South Yorkshire and Bassetlaw Integrated Care System has published a report summarising the key findings from activity that has taken place across the system to hear patient and public voice during the current COVID-19 pandemic.

In total 18 pieces of work have been considered in the report, with an estimated patient public voice reach of approx. 7000. The work covers the South Yorkshire and Bassetlaw area and covers a wide range of COVID-19 related insight – some asking about people’s understanding of information, some about wellbeing, and some about more specific changes to services such as alternative appointment types. Despite this there are still common themes that have arisen.

The key themes from the feedback within the report are:

The impact of COVID-19 on people’s mental health

  • Many people are reporting having low-level mental health concerns, such as anxiety and depression, caused by amongst other things, job insecurity, carers having no respite, and the impact of shielding
  • Those with existing conditions such as cancer and long term conditions felt isolated and that they’d received less help/ support than prior to the pandemic
  • Vulnerable communities also reported that the anxiety many of them already face due to their life circumstances has been increased
  • The mental health impacts of social isolation was referenced in a number of reports, with vulnerable communities particularly susceptible
  • The impact of bereavement, increased concerns about suicide and domestic abuse were all referenced

Access to services – alternatives to face to face (primary and secondary care)

  • Many people have used alternative services, such as online ordering of prescriptions, telephone consultations, digital face to face consultations, and 111
  • Many people are comfortable with alternatives, but many still expressed a preference for face to face, particularly for first appointments
  • Many felt that alternative appointment methods would not adversely affect them
  • Choice appears to be key with appointment methods. Some people feel telephone calls can be more complex and longer than face to face appointments, whilst others find them easier and more flexible. Some also reported the technology causing them stress
  • Vulnerable communities, such as those for whom English isn’t their first language reported positivity around GP phone appointments having access to interpretation, but the automatic system at the beginning of a 111 call being a problem for this, and hospitals appointment letters not offering interpretation. The deaf community wanted emails and online booking systems to remain options. Lack of access to technology was also cited as a barrier for asylum seeker communities
  • In general consensus from patients is that a range of appointment offers (face to face, telephone and digital) are needed as they all have different strengths and weaknesses and that people’s individual circumstances needed to be taken into consideration to ensure services met their needs

Access to services – delays in treatments

  • A number of the reports highlighted people’s concerns about planned procedures and appointments being postponed or cancelled, and subsequently the length of waiting lists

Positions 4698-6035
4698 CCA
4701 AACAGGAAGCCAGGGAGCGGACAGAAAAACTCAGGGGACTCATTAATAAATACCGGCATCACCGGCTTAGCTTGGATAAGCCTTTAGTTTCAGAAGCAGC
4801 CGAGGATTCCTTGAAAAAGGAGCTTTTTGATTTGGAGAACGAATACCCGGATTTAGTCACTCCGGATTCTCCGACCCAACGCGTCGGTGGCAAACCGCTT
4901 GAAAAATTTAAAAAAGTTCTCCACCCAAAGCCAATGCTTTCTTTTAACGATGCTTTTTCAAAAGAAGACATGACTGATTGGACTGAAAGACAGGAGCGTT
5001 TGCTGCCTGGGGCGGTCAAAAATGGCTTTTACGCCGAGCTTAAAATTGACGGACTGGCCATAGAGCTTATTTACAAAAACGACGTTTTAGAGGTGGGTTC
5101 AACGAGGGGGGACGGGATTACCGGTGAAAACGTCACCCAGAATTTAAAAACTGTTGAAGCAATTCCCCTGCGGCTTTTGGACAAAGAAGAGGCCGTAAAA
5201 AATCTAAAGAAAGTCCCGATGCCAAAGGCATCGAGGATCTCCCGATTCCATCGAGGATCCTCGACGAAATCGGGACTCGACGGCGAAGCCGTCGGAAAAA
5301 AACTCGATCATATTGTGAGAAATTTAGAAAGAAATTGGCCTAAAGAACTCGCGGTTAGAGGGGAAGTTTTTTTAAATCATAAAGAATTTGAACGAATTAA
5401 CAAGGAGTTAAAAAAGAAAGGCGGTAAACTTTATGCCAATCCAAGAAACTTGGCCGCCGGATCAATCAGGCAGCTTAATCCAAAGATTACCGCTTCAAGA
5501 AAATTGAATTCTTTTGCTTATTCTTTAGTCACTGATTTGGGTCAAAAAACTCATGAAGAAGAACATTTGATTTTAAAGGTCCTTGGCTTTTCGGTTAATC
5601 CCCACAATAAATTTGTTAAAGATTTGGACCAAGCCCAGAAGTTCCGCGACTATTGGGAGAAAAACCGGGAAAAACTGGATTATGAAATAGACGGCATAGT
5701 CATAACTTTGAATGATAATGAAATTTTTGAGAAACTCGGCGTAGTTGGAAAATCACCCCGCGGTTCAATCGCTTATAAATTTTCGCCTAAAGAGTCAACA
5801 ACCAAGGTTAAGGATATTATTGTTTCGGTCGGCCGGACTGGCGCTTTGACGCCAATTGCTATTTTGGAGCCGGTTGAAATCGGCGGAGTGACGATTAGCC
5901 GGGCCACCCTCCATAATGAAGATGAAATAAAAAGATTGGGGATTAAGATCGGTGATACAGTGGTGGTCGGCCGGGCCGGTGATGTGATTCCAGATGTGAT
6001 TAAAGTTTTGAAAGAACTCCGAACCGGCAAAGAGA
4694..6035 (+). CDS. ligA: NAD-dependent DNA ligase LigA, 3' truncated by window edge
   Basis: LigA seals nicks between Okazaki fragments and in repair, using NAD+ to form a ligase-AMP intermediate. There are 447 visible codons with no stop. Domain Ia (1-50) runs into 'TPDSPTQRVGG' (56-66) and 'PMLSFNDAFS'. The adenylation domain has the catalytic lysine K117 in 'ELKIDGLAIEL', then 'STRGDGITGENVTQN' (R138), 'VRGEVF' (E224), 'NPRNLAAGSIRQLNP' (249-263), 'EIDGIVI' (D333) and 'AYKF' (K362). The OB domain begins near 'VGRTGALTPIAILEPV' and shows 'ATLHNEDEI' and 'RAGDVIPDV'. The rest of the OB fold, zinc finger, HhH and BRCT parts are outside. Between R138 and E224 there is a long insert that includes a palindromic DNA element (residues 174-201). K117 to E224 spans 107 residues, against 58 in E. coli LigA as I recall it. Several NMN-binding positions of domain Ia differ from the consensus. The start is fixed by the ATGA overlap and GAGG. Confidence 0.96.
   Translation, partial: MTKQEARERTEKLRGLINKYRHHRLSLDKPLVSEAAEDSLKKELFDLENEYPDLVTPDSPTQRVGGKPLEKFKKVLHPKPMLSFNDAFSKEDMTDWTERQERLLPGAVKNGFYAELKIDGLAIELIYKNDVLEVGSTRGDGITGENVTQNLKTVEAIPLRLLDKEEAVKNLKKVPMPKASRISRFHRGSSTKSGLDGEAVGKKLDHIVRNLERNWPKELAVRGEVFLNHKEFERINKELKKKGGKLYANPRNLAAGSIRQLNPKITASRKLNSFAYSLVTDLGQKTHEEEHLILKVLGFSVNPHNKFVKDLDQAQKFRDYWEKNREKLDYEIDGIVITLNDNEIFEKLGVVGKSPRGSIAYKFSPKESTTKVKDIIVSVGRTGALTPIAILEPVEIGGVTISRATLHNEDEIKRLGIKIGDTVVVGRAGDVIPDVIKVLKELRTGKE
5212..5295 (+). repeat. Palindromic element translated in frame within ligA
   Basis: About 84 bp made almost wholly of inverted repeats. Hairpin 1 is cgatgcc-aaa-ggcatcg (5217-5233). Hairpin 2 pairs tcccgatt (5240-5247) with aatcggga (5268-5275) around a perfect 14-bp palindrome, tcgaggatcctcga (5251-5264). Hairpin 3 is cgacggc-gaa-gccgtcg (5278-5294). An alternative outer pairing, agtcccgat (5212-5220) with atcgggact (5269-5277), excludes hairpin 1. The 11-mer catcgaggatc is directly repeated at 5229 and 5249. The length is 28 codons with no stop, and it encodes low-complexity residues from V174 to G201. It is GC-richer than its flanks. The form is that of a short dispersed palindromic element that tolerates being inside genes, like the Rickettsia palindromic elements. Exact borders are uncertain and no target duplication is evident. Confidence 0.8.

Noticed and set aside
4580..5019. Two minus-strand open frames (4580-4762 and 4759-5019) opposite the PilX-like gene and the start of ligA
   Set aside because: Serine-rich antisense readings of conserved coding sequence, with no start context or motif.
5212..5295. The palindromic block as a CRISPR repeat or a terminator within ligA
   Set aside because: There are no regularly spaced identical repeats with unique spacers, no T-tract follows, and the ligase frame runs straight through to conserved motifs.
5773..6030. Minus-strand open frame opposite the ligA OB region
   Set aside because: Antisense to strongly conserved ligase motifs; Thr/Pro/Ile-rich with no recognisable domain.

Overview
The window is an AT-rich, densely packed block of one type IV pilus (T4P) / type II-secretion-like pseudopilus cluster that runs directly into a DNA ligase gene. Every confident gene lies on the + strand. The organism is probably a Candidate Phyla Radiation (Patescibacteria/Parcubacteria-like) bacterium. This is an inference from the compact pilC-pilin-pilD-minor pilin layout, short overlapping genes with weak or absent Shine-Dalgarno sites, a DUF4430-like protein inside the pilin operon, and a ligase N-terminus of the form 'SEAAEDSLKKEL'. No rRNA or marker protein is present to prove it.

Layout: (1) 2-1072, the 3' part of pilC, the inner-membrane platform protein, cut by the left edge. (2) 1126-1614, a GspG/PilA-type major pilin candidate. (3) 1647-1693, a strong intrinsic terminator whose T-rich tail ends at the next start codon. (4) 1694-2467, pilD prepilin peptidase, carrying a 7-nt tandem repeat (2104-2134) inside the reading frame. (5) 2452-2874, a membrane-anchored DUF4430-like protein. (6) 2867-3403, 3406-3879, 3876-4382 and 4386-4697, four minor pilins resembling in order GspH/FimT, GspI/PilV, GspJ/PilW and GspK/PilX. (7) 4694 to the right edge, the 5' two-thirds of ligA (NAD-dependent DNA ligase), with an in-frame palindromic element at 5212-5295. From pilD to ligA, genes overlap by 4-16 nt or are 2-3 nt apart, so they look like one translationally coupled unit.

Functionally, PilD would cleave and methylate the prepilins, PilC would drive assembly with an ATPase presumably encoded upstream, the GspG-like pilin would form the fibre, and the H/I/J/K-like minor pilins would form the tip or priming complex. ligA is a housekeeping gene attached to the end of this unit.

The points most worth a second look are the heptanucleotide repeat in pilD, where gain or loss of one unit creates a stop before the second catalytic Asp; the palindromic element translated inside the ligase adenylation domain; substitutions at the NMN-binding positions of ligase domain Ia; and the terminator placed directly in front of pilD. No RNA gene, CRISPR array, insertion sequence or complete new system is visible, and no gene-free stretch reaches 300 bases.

• There were reports that patients were confused about services being closed at the height of the pandemic, and also that people did not attend their appointments for fear of catching the virus
  • Cancer patients in particular had concerns about changes to their treatment plans, and feeling like their illness wasn’t important and that they didn’t want to bother the busy NHS
  • Where patients were transferred for safety and to avoid delays, such as the Children’s pathway, feedback was largely positive

Lack of clarity of messages/ information – particularly in later stages of the pandemic and particularly for the most vulnerable communities

  • Getting messaging right for people remains a challenge, with some people reporting too much information about COVID-19, and others feeling like they have unmet information needs
  • Particular areas of confusion for the wider public were around masks and shielding
  • Vulnerable communities report facing significant communication challenges, including a lack of translated materials, inability to read written material (even in their spoken tongue) and an over-reliance on digital information. Fake news, and higher trust of word of mouth within their community than official channels are also challenges

Helen Stevens-Jones, South Yorkshire and Bassetlaw Integrated Care System’s Associate Director for Communications and Engagement said: “At the start of the pandemic many of the health and care organisations in South Yorkshire and Bassetlaw rightly started thinking ‘we need to be hearing from the public about how they’re feeling and what they think to some of the changes that have had to be put in place’. We’ve now pulled much of that work that took place together into one report so that all partners can learn from what each other has heard and we can make sure additional engagement work that is taking place in South Yorkshire and Bassetlaw builds on what we already know, rather than duplicating.

“We are now working with partners to understand what they’re asking/ hearing from patients and the public in this second wave. When the pandemic is over we will then have a really strong understanding of how our patients/ public have been affected and where they’ve found changes that have had to be made to be positive or negative, to help us plan for the future.”